Super Mario – Mario Bust

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Mario (Japanese: マリオ Hepburn: Mario?, [ma.ɽi.o]) (English /ˈmɑːri/; Italian: [ˈmaːrjo]) is a fictional character in the Mario video game franchise, owned by Nintendo and created by video game designer Shigeru Miyamoto. Serving as the company’s mascot and the eponymous protagonist of the series, Mario has appeared in over 200 video games since his creation. Depicted as a short, pudgy, Italian plumber who resides in the Mushroom Kingdom, his adventures generally center upon rescuing Princess Peachfrom the Koopa villain Bowser. His younger brother is Luigi.

The Mario franchise is the best-selling video game franchise of all time. Over 210 million units of the overall Mario series of games have been sold. Outside of the Super Mario platform series, other Mario genres include the Mario Kart racing series, sports games such as the Mario Tennis and Mario Golf series, role-playing games such as Super Mario RPG and Paper Mario, and educational games such as Mario Is Missing! and Mario’s Time Machine. The franchise has branched into several mediums, including television shows, film, comics, and licensed merchandise. Since 1995, Mario has been voiced by Charles Martinet.

Shigeru Miyamoto created Mario while developing Donkey Kong in an attempt to produce a best-selling video game for Nintendo; previous titles like Sheriff had not achieved the same success as titles like Pac-Man. Originally, Miyamoto wanted to create a video game that used the characters Popeye, Bluto, and Olive Oyl. At the time, however, Miyamoto was unable to acquire a license to use the characters (and would not until 1982 with Popeye), so he ended up making Jumpman (later known as Mario), Donkey Kong, and Pauline. In the early stages of Donkey Kong, Mario was unable to jump, and the focus was to escape a maze. However, Miyamoto enabled Mario to jump, saying “If you had a barrel rolling towards you, what would you do?”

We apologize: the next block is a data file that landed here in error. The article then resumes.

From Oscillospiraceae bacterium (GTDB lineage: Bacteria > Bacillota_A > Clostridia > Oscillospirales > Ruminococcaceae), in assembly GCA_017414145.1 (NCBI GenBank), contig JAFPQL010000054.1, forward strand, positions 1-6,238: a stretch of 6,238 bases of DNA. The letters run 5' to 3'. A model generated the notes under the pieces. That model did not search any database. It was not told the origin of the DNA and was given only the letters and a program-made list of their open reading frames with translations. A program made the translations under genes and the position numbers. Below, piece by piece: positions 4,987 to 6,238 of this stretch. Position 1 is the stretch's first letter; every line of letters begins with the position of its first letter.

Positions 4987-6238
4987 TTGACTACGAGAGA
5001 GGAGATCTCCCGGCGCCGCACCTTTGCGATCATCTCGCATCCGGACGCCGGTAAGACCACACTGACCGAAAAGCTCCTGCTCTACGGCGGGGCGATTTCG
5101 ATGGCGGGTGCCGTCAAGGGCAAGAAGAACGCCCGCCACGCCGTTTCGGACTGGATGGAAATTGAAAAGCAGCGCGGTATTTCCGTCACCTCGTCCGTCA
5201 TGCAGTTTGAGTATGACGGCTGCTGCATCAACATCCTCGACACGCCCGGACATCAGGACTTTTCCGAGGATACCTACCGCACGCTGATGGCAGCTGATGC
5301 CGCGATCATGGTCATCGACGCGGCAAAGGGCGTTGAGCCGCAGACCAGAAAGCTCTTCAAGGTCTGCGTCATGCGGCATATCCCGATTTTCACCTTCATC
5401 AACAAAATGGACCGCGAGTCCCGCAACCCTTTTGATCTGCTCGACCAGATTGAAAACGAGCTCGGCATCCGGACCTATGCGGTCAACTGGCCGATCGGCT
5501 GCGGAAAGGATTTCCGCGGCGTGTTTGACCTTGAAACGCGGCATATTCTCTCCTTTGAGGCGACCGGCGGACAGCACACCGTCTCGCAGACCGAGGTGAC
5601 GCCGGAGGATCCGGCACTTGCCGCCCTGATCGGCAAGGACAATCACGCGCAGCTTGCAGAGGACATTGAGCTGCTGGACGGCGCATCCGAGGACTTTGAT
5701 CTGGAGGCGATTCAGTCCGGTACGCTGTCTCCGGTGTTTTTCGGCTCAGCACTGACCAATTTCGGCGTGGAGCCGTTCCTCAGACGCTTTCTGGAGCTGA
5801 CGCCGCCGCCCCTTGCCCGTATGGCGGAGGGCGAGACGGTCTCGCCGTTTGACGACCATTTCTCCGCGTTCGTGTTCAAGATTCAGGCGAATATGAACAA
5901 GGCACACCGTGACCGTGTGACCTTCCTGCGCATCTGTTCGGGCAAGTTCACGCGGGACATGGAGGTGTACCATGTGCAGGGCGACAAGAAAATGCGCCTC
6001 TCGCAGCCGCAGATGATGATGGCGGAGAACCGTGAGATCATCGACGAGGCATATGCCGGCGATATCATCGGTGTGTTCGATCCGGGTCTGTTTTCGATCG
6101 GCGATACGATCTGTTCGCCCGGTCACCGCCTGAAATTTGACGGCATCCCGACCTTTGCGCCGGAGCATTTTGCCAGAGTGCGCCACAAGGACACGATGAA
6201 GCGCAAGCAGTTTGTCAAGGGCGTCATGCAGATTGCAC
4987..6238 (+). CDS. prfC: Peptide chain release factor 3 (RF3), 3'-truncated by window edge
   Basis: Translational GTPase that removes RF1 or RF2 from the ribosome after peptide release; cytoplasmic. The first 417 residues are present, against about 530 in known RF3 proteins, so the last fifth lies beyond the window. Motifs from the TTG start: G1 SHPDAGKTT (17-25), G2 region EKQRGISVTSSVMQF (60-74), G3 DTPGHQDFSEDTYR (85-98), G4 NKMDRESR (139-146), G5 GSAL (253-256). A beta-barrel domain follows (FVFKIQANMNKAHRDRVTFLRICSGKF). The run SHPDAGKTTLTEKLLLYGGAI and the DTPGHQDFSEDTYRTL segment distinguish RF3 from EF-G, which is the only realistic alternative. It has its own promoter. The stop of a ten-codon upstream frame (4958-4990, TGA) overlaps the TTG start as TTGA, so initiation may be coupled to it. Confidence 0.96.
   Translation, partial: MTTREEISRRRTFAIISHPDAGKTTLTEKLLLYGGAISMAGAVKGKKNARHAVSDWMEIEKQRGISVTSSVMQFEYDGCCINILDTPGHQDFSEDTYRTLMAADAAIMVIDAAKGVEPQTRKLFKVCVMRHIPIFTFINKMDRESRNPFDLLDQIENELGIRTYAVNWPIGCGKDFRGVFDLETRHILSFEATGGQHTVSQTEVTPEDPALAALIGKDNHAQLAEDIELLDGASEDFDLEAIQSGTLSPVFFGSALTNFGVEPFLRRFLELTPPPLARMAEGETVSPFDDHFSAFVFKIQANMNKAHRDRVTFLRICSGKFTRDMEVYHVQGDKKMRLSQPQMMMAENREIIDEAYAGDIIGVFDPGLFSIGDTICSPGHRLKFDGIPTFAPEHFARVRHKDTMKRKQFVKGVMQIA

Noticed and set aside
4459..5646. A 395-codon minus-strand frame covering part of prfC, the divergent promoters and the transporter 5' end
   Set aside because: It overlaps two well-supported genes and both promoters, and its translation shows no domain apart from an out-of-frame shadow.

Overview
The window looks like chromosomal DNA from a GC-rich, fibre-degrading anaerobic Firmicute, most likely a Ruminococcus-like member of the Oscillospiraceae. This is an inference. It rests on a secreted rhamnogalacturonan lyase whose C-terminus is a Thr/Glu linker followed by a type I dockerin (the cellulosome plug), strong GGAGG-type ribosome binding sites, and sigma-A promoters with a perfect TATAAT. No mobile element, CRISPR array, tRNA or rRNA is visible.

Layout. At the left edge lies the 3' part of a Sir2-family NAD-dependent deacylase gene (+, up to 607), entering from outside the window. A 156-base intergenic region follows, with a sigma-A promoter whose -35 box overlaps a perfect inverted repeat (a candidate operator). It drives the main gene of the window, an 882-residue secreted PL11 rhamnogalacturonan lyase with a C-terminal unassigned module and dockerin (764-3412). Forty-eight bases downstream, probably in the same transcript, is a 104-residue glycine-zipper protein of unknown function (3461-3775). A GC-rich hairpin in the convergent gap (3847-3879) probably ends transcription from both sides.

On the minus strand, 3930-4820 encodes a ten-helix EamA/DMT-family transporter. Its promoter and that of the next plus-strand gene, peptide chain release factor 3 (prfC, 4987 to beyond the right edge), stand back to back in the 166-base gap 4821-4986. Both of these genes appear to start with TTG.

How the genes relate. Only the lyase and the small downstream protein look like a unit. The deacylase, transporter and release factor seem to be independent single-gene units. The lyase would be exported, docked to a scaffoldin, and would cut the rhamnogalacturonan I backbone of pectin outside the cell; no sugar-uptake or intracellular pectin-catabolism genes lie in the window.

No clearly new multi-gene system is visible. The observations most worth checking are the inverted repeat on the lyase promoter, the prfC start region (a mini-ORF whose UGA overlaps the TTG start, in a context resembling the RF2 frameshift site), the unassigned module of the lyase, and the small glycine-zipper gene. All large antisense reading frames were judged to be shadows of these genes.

Miyamoto originally named the character “Mr. Video”, and he was to be used in every video game Miyamoto developed. According to a widely circulated story, during localization of Donkey Kong for American audiences, Nintendo of America’s warehouse landlord Mario Segale confronted his then-president Minoru Arakawa, demanding back rent. Following a heated argument in which the Nintendo employees eventually convinced Segale he would be paid, they opted to name the character in the game Mario after him.

Author: Unfold Brazil

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